Also published on this date: Shelf Awareness for Wednesday, September 16, 2015

Wednesday, September 16, 2015: Maximum Shelf: Waiting

Greenwillow Books: Waiting by Kevin Henkes

Greenwillow Books: Waiting by Kevin Henkes

Greenwillow Books: Waiting by Kevin Henkes

Greenwillow Books: Waiting by Kevin Henkes


by Kevin Henkes

Caldecott artist and Newbery Honor author Kevin Henkes (Kitten's First Full Moon; Olive's Ocean; The Year of Billy Miller) sees and beautifully articulates the moments in between moments in a child's life--those quiet, unsung times when a child feels a fleeting twinge of sadness, a stab of joy or even a flock of unidentifiable stomach butterflies. In Waiting, Henkes acknowledges that kids spend a lot of time waiting for something--anything--to happen.

Waiting is a microcosm: five sentient toys on a windowsill. The picture book is visually elegant and nostalgic, like early 20th-century Easter greeting cards, but more whimsical, and with a child-friendly softness. Each of the five toys is outlined in brown ink, reminiscent of Henkes's A Good Day and Old Bear, and tinted with pastel watercolors. The text is brown, too, to harmonize with the lines, and it's all printed on thick, creamy paper. The generous white space allows plenty of room for readers to swim around in, interact with, and imagine their own stories inside the story.

The simple sentences and deliberately repetitive narrative structure contribute to the book's interactive nature, too. "The owl with spots was waiting for the moon." "The pig with the umbrella was waiting for the..." (If the reader pauses, a child will no doubt cry out "rain!") "The bear with the kite was waiting for the wind." "The puppy on the sled was waiting for the snow." The star-necked rabbit toy, a rabbit head on an accordion body, is more Zen or "in the moment" than the rest: "The rabbit with stars wasn't waiting for anything in particular. He just liked to look out the window and wait."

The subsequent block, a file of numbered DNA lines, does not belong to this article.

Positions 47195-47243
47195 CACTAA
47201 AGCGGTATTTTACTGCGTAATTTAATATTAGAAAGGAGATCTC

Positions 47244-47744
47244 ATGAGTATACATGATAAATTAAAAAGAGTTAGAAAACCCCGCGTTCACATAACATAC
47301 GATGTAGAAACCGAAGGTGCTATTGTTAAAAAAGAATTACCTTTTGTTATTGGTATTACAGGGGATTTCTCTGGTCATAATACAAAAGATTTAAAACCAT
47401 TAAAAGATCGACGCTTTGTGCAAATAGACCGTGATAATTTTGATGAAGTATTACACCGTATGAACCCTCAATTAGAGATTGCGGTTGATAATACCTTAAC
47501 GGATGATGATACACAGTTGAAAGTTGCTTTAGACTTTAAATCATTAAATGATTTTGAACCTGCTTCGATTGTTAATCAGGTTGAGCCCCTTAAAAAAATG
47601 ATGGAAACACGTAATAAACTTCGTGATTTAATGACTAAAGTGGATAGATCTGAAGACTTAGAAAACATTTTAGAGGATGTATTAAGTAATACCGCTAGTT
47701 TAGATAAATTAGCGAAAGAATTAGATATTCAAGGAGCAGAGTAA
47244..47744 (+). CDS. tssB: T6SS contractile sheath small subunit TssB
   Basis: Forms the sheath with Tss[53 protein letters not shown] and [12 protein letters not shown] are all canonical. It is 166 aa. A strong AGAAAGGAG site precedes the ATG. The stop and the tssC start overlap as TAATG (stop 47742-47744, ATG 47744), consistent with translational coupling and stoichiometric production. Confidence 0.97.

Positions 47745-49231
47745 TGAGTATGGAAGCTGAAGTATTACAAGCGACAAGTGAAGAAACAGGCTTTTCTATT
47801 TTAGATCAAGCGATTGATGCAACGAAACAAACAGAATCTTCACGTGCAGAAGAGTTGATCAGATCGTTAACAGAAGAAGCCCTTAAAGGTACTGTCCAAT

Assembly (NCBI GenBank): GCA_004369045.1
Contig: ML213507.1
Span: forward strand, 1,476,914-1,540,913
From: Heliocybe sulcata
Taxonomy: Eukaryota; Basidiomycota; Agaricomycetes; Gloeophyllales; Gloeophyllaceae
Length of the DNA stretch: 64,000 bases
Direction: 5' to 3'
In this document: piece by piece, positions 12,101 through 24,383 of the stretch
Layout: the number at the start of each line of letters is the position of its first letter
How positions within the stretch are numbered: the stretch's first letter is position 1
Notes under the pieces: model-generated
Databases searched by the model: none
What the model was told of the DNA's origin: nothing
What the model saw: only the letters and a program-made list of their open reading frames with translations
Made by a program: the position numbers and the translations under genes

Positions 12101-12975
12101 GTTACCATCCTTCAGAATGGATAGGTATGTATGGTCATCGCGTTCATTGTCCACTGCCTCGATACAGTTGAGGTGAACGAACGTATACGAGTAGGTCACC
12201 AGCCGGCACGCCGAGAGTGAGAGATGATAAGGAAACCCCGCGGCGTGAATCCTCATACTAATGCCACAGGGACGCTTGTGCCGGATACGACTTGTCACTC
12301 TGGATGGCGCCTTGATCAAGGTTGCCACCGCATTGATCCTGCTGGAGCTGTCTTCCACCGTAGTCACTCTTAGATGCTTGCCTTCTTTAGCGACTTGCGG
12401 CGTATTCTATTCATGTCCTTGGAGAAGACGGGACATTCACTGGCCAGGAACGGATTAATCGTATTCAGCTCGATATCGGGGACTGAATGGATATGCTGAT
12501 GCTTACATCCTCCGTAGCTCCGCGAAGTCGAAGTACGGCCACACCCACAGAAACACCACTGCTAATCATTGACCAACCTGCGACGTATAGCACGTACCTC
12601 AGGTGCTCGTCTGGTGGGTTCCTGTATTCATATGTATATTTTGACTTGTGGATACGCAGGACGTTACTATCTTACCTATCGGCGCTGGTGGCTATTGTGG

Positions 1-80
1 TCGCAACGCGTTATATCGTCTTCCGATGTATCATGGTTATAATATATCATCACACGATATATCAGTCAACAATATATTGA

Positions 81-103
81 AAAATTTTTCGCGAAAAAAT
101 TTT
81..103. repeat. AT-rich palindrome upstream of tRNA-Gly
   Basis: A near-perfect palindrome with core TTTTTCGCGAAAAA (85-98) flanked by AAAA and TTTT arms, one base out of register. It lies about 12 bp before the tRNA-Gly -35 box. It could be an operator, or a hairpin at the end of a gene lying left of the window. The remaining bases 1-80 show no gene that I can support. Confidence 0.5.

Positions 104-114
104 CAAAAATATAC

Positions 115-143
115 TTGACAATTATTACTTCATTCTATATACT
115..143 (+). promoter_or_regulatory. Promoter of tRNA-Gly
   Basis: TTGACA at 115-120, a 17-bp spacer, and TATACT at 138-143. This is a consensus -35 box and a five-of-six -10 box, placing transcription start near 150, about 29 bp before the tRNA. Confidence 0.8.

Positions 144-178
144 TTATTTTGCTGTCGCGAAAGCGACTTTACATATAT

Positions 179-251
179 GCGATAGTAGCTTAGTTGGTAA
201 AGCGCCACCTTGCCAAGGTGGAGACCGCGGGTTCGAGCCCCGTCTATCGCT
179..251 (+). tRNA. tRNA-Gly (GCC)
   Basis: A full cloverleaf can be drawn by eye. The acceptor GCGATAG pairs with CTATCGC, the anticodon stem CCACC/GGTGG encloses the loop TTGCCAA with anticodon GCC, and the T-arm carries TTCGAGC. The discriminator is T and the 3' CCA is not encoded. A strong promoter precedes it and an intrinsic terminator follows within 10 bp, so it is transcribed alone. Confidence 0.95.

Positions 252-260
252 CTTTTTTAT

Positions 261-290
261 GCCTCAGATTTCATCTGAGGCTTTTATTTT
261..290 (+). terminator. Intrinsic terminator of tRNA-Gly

But it's not as if nothing happens on that windowsill. Toys leave and toys come back. "Sometimes they slept." (Here, in a quietly humorous scene, the toys are shown lying stiffly on their backs, the pig still clutching her umbrella, the bottom part of the rabbit's accordion body hanging off the windowsill's edge.) "Sometimes gifts appeared," like an acorn and a shell, but whoever left them is invisible, never even hinted at. The most dramatic moment may cause preschoolers to gasp, or to look to an adult for a reaction: an ornate toy elephant visits the windowsill, only to fall to the ground and break into pieces... "he left and never returned." The toys move on.

The seasons march forward outside the window in colored-pencil drawings that distinguish the exterior world from the interior world. A lone branch hanging down into the toys' field of vision changes with the seasons--blossoming into flowers, losing its leaves, icing up. The toys see themselves in cloud shapes (cleverly, the "Zen" rabbit is the only one who sees himself as he actually is, rather than as an idealized, untethered version), but they see other "wonderful, interesting things" in the sky: a rainbow, a lightning storm, icicles and frost, fireworks. They react, too--the lightning knits the brow of the bunny and the round-eyed pig looks positively stunned--"And, of course, there was always the moon and the rain and the wind and the snow to keep them happy."